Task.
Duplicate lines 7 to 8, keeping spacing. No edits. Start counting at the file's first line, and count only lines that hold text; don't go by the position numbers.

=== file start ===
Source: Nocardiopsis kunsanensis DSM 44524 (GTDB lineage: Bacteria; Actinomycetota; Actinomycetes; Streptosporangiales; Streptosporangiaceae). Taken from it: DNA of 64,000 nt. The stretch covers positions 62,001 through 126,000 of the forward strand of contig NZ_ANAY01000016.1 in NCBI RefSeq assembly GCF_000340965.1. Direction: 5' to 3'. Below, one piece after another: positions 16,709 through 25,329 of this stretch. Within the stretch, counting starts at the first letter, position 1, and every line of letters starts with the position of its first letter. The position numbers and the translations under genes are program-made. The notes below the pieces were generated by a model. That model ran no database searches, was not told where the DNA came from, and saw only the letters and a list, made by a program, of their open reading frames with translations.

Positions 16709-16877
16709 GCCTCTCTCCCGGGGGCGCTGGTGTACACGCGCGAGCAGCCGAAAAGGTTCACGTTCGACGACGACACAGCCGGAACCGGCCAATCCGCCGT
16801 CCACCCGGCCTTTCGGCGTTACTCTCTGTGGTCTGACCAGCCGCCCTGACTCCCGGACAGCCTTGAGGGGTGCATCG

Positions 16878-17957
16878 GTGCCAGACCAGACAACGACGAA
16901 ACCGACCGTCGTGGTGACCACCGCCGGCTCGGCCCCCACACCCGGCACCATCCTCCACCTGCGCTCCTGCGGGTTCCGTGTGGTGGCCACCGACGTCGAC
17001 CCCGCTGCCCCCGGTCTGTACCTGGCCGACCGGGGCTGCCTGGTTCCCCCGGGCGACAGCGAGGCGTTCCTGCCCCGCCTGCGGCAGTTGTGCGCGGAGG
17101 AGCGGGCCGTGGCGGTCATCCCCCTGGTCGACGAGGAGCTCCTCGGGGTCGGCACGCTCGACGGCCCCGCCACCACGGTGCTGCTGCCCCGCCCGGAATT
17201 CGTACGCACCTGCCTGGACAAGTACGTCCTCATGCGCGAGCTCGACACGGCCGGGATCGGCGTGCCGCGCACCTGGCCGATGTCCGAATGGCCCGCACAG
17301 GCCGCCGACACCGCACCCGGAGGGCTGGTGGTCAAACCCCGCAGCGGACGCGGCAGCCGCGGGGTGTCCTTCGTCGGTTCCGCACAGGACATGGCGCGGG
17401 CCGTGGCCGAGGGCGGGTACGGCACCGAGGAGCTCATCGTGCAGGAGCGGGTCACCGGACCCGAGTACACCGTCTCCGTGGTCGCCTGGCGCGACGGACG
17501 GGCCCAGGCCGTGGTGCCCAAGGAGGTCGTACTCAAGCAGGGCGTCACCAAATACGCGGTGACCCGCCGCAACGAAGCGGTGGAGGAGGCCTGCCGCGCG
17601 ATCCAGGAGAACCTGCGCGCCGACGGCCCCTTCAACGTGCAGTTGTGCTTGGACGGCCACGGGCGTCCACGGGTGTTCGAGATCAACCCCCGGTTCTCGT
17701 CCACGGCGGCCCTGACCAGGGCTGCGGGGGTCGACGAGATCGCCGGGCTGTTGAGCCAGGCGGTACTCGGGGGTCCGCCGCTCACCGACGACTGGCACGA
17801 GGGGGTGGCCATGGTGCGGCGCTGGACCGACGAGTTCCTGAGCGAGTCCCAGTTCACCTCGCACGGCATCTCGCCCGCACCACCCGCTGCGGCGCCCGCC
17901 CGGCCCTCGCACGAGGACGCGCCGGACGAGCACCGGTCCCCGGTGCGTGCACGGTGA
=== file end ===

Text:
16901 ACCGACCGTCGTGGTGACCACCGCCGGCTCGGCCCCCACACCCGGCACCATCCTCCACCTGCGCTCCTGCGGGTTCCGTGTGGTGGCCACCGACGTCGAC
17001 CCCGCTGCCCCCGGTCTGTACCTGGCCGACCGGGGCTGCCTGGTTCCCCCGGGCGACAGCGAGGCGTTCCTGCCCCGCCTGCGGCAGTTGTGCGCGGAGG